When encountering stressful events in daily life, venting to a friend about them may not always be helpful, a new study concludes.
The results showed that when people with some traits of perfectionism faced daily setbacks, venting to a friend often made them feel less satisfied about their circumstances than before they talked about it.
“Venting is not an effective strategy for anyone trying to cope with daily stress, whether they have perfectionistic tendencies or not,” said social psychologist Brad J. Bushman, who teaches at Ohio State University and has researched aggression and coping, but was not involved in this study. “Research clearly shows that venting increases rather than decreases stress.”
The study found, instead, three other strategies that were effective coping strategies for people dealing with setbacks: acceptance, humor and positive reframing, which means looking for something good in the otherwise stressful event.
“It’s no use ruminating about small failures and setbacks and [dragging] yourself further down,” said study author Dr. Joachim Stoeber, a psychologist at the University of Kent in England. “Instead, it is more helpful to try to accept what happened, look for positive aspects and — if it is a small thing —have a laugh about it.”
Focus on perfectionism
The study included 149 Kent students with perfectionist traits. The participants completed daily diary reports for three to 14 days, noting the most bothersome failure they experienced each day, what strategies they used to cope with the failure and how satisfied they felt at the end of the day. Their coping strategies included using social support, self-distraction, denial, religion, venting, substance use , self-blame and withdrawing.
Of these, using social support, denial, venting, withdrawing, and self-blame made students feel worse instead of better, the researchers determined. The more the students used these strategies to cope, the less satisfied they felt at the end of the day.
In contrast, the more students used positive reframing, acceptance and humor, the better they felt at the end of the day, the study found.
Stoeber noted that the study’s focus on people who have a perfectionist personality was significant, because they are generally less satisfied than others with daily setbacks.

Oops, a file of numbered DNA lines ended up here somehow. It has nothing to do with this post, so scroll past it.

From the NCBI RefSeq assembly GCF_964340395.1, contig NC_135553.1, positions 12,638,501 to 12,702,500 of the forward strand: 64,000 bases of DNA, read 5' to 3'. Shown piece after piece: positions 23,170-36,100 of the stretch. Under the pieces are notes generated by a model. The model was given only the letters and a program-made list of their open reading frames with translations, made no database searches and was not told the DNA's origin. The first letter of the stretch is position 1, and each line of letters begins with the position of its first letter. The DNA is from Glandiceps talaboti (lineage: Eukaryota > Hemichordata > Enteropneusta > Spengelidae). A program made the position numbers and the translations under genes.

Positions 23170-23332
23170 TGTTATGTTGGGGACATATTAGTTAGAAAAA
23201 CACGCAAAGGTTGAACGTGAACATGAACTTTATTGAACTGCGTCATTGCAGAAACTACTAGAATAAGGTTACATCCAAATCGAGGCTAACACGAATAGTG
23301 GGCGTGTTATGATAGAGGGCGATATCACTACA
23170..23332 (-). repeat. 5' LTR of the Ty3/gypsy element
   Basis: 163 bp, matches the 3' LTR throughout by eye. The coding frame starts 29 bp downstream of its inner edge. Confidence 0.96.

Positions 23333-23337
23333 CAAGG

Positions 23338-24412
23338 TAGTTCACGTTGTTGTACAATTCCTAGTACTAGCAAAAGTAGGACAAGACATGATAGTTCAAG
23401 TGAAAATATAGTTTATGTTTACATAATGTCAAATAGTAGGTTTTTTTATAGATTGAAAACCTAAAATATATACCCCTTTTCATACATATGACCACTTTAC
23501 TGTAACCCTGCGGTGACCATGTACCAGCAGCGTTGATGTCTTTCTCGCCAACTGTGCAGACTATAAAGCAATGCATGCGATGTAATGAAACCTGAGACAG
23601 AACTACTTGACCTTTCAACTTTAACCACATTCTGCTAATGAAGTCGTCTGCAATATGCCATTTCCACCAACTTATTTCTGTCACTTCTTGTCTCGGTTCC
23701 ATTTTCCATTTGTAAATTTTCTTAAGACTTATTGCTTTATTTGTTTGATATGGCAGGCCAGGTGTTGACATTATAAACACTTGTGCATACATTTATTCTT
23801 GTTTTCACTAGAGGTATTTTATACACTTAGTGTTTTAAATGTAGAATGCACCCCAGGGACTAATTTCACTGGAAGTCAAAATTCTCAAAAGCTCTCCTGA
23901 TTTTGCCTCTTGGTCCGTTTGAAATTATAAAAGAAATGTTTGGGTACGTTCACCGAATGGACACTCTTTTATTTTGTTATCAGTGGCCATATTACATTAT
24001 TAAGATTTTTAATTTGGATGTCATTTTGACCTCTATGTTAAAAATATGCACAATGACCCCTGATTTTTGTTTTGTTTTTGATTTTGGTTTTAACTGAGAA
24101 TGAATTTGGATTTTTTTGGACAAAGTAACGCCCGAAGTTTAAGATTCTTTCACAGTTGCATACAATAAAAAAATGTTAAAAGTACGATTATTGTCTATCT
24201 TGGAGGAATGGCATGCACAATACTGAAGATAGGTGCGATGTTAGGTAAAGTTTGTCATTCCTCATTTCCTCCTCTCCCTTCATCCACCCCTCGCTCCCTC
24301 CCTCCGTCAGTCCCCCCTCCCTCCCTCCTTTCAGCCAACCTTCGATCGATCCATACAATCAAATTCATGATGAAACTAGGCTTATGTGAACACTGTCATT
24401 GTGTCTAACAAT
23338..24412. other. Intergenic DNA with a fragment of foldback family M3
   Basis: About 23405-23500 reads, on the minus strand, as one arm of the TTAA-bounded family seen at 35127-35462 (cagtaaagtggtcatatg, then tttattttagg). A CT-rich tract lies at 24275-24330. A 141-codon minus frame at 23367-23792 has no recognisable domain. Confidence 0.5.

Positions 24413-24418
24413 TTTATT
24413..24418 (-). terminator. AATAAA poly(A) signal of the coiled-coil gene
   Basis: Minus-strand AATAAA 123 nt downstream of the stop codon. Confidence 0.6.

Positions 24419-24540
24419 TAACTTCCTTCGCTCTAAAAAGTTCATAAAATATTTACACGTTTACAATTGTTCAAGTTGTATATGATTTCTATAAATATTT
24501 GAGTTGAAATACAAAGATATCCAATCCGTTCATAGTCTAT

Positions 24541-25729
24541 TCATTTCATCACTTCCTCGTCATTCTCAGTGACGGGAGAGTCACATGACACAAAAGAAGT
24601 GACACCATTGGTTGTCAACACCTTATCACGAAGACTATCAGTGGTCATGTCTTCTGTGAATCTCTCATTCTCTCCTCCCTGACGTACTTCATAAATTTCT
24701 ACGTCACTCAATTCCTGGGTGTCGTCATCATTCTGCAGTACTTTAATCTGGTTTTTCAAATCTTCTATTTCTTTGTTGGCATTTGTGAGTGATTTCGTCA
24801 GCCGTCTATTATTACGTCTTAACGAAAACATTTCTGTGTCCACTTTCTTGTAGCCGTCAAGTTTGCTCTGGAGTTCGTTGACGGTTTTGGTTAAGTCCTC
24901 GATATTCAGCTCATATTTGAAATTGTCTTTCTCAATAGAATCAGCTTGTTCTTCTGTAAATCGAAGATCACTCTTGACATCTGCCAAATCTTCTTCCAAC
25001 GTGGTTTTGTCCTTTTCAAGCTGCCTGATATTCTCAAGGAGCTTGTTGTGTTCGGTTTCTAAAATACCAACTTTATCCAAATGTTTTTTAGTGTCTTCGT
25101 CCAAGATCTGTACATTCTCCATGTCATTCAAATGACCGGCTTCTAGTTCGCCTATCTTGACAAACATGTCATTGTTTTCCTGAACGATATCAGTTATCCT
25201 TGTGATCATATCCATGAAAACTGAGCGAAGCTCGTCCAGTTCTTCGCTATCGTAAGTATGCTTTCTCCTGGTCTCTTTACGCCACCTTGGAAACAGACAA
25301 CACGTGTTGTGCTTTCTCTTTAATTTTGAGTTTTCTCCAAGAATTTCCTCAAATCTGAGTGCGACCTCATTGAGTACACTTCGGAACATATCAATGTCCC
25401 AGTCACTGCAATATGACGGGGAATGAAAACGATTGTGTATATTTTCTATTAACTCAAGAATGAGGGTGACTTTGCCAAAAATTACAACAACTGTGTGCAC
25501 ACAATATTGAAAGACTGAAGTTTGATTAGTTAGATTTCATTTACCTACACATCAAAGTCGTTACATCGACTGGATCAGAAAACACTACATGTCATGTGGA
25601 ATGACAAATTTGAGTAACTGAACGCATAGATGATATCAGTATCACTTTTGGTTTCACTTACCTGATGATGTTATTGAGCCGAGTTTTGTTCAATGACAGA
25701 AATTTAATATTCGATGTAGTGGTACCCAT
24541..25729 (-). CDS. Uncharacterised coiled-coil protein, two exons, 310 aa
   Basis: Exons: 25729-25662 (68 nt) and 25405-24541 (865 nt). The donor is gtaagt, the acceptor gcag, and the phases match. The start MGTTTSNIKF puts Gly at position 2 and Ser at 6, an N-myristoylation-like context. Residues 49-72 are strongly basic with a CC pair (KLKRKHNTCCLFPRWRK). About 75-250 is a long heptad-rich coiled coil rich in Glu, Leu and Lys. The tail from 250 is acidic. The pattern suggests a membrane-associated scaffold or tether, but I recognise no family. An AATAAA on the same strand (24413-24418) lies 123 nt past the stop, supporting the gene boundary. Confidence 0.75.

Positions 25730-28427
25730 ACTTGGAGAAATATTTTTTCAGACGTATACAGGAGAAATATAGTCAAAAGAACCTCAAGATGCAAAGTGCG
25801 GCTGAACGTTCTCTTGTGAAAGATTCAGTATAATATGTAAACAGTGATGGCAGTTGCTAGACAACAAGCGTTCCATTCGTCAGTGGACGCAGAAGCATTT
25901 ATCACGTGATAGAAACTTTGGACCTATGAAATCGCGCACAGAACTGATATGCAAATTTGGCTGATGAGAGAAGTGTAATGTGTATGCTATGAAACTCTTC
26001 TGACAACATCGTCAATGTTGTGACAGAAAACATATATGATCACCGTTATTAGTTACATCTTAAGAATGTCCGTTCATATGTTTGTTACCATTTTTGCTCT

“The finding that positive reframing was helpful for students high in perfectionistic concerns is particularly important because it suggests that even people high in perfectionistic concerns, who have a tendency to be dissatisfied no matter what they achieve, are able to experience high levels of satisfaction if they use positive reframing coping when dealing with perceived failures,” he said.
The paper will be published in an upcoming issue of the journal Anxiety, Stress & Coping.
Stoking the fire
The fact that venting is an unsuccessful way to cope with failure may seem counterintuitive to those who have been taught to share their negative feelings to try to “purge” them. But it actually creates more stress “because it keeps arousal levels high, aggressive thoughts active in memory, and angry feelings alive,” Bushman said.
“People say that venting feels good, but the good feeling doesn’t last, and it only reinforces aggressive impulses,” Bushman told MyHealthNewsDaily.
He said that anger often precedes aggression, and venting is behaving aggressively (against people or inanimate objects). The reasons why we vent may simply be tied to evolutionary causes of aggression in humans.
Stoeber said that a helpful recommendation for anyone trying to cope with daily setbacks would be to try to find positive aspects and think of what happened in a more positive way; for example, by focusing on what has been achieved, rather than on what has not been achieved.
Pass it on: Venting to a friend may actually make you feel worse about a failure or setback.
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